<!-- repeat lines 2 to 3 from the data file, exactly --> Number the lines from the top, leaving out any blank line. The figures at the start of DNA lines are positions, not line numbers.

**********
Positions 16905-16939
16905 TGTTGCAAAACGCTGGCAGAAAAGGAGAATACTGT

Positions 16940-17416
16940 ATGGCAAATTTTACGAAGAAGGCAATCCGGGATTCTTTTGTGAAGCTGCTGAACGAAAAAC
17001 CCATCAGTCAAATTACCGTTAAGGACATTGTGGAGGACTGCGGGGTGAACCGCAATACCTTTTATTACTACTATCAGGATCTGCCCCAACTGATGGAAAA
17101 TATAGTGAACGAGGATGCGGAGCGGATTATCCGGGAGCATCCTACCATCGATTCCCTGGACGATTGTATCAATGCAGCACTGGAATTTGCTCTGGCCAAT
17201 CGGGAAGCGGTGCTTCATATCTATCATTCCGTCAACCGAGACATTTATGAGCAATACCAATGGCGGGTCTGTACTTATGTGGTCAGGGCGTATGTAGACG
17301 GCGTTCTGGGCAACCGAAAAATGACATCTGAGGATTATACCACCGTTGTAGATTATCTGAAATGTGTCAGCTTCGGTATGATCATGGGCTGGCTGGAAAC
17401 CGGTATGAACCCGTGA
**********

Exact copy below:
16905 TGTTGCAAAACGCTGGCAGAAAAGGAGAATACTGT

Positions 16940-17416